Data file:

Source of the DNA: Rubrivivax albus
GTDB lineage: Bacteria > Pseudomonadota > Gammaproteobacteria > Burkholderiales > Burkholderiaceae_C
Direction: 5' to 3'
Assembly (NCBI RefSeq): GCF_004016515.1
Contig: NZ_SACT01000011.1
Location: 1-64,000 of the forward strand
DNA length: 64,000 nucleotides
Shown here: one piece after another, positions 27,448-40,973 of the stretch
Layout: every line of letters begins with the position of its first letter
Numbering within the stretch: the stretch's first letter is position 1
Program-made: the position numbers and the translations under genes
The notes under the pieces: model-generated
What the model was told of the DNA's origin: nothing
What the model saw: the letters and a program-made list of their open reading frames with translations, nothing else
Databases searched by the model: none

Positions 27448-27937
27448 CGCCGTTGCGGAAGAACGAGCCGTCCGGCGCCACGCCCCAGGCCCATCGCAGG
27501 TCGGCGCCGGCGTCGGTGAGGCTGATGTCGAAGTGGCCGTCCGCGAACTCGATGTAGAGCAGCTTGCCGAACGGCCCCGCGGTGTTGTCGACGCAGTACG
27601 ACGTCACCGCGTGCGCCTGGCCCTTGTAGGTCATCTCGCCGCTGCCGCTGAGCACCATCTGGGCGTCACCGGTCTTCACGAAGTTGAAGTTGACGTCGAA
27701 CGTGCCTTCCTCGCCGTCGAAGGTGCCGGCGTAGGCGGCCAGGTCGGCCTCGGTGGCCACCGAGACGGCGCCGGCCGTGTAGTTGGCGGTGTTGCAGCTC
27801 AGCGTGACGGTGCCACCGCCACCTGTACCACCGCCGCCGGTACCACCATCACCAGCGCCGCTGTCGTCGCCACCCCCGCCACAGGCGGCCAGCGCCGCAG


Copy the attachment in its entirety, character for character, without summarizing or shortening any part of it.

Source of the DNA: Rubrivivax albus
GTDB lineage: Bacteria > Pseudomonadota > Gammaproteobacteria > Burkholderiales > Burkholderiaceae_C
Direction: 5' to 3'
Assembly (NCBI RefSeq): GCF_004016515.1
Contig: NZ_SACT01000011.1
Location: 1-64,000 of the forward strand
DNA length: 64,000 nucleotides
Shown here: one piece after another, positions 27,448-40,973 of the stretch
Layout: every line of letters begins with the position of its first letter
Numbering within the stretch: the stretch's first letter is position 1
Program-made: the position numbers and the translations under genes
The notes under the pieces: model-generated
What the model was told of the DNA's origin: nothing
What the model saw: the letters and a program-made list of their open reading frames with translations, nothing else
Databases searched by the model: none

Positions 27448-27937
27448 CGCCGTTGCGGAAGAACGAGCCGTCCGGCGCCACGCCCCAGGCCCATCGCAGG
27501 TCGGCGCCGGCGTCGGTGAGGCTGATGTCGAAGTGGCCGTCCGCGAACTCGATGTAGAGCAGCTTGCCGAACGGCCCCGCGGTGTTGTCGACGCAGTACG
27601 ACGTCACCGCGTGCGCCTGGCCCTTGTAGGTCATCTCGCCGCTGCCGCTGAGCACCATCTGGGCGTCACCGGTCTTCACGAAGTTGAAGTTGACGTCGAA
27701 CGTGCCTTCCTCGCCGTCGAAGGTGCCGGCGTAGGCGGCCAGGTCGGCCTCGGTGGCCACCGAGACGGCGCCGGCCGTGTAGTTGGCGGTGTTGCAGCTC
27801 AGCGTGACGGTGCCACCGCCACCTGTACCACCGCCGCCGGTACCACCATCACCAGCGCCGCTGTCGTCGCCACCCCCGCCACAGGCGGCCAGCGCCGCAG